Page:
|Publication number||US5121435 A|
|Application number||US 07/433,713|
|Publication date||Jun 9, 1992|
|Filing date||Nov 13, 1989|
|Priority date||Dec 15, 1988|
|Publication number||07433713, 433713, US 5121435 A, US 5121435A, US-A-5121435, US5121435 A, US5121435A|
|Original Assignee||Chen Ming Hsiung|
|Export Citation||BiBTeX, EndNote, RefMan|
|Patent Citations (2), Non-Patent Citations (4), Referenced by (7), Classifications (7), Legal Events (3)|
|External Links: USPTO, USPTO Assignment, Espacenet|
This is a Continuation-in-Part Application of co-pending U.S. application Ser. No. 284,994, filed Dec. 15, 1988.
The present invention is to provide an acoustic control circuit for Christmas light sets and decorative lights and, more particularly, a control circuit to control the frequency of flashing Christmas light sets or decorative lights by means of acoustic intensity and according to a predetermined sequence.
Regular Christmas light set of the prior art are widely used during Christmas holidays. They provide only simple and monotonous flashing effects and are not very attractive. They cannot satisfy people's desire for innovation.
In view of said disadvantages, the innovative Christmas light set of the present invention is thus created to satisfy people's desires to celebrate, to promote fun and enjoyment, and to help produce a warm and joyful atmosphere on cold nights during the Holidays.
Christmas light sets are one of the necessities of every family for Christmas decoration. When talking about Christmas, imager of decorative Christmas lights, Christmas trees, Santa Claus, and Christmas music are conjured up. In Western Countries, in celebration of the Christmas holidays, families set up all kinds of Christmas light sets over Christmas trees, indoor or outdoor, before Christmas Eve.
In recent years, acoustic control technology has been widely used in application including daily usages to satisfy people's imagination for operation by acoustic control. Therefore, to apply acoustic control techniques in light sets may provide new visual effects and create a new fashion.
The present invention is applicable for use in rotary lamps, Christmas light sets, or other decorative lights which may be affected by the acoustic intensity of music or applause, to permit light sets or lamp series to flash sequentially. Further, when there is silence, any light set constructed according to the present invention may be arranged to let bulbs of some exclusive color, i.e. bulbs of the same lamp series, be constantly lit. By means of applause or any simple sound produced by any means, the light set will be affected to cause the bulbs of another exclusive color a capacitor C2 and a resistor R5 to the input of an to be constantly lit. By means of said arrangement, consumers can enjoy the fun of changing color lighting by a sound.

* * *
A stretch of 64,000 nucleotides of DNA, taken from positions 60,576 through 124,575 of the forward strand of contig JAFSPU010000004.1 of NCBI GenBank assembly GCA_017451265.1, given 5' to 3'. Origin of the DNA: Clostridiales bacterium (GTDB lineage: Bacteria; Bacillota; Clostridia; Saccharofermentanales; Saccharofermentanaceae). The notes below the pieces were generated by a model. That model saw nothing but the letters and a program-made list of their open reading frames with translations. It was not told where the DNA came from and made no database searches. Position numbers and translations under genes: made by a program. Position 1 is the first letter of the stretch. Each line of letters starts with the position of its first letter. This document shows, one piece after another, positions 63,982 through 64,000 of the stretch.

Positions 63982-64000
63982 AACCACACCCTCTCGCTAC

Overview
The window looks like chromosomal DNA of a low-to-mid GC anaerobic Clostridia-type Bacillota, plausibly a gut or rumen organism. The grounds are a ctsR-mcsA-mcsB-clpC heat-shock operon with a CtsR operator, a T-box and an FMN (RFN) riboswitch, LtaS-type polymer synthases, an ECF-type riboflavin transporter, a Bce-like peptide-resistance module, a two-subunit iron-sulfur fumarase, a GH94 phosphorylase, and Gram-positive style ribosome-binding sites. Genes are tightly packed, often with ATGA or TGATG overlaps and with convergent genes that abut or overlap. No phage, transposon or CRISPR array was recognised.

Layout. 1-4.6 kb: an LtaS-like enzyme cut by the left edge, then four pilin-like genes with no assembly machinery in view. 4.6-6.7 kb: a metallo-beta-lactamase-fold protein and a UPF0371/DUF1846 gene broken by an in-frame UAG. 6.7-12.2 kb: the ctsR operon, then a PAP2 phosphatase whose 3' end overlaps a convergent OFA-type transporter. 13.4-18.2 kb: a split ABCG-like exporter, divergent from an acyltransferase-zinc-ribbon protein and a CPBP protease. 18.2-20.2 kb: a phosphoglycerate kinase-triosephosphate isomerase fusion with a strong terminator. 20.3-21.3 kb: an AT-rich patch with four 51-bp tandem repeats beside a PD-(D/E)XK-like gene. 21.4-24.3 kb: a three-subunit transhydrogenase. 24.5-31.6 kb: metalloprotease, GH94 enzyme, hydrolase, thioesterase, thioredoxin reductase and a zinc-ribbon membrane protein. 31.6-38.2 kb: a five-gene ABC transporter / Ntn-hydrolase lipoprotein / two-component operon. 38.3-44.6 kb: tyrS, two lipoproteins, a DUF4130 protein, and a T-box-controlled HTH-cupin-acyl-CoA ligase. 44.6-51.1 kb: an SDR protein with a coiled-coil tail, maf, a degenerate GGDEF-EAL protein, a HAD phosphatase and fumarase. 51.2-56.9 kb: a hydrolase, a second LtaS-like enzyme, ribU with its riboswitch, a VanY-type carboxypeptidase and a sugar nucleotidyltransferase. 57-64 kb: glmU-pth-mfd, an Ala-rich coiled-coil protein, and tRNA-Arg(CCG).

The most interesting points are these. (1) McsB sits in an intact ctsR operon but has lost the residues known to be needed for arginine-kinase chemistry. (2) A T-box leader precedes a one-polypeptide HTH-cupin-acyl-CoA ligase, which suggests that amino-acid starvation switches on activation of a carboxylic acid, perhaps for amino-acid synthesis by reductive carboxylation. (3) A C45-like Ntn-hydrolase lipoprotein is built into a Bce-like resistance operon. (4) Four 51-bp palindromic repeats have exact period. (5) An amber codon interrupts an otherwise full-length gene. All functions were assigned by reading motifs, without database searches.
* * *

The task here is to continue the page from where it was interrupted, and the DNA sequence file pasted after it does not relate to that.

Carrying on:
In general, the present invention is to provide an acoustic control circuit for Christmas light sets and decorative lights having numerous features each of which tends to make the structure more practical and utilitarian.
FIG. 1 is a block diagram of the present invention.
FIG. 2 is a circuit diagram of the present invention.
The present invention is related to a Christmas light set of which the lamp bulbs are driven to flash one after another in proper sequence by means of the control of external sound source or internal signal source.
The external sound source control of the present invention is outlined hereinafter. As shown in FIGS. 1 and 2, outside music or sound is received by the Microphone MC and sent through a capacitor C2 nd a resistor R5 to the input of an Amplifier IC1a for amplification. The amplified sound signal is then processed by a comparator IC1b to provide a control signal proportional to the outside music or sound picked up by the Microphone MC. After passing through a Control Mode Selector, variable resistor VC2, the control signal thus obtained is sent to a Divider IC2 to further trigger the four loads L1-L4 of (representing four separate series of lamps) the Driver Devices S1-SV in proper sequence. By means of such operation, all of the lamp bulbs of each lamp series of a Christmas light set are controlled by an outside sound source to flash one after another in proper sequence.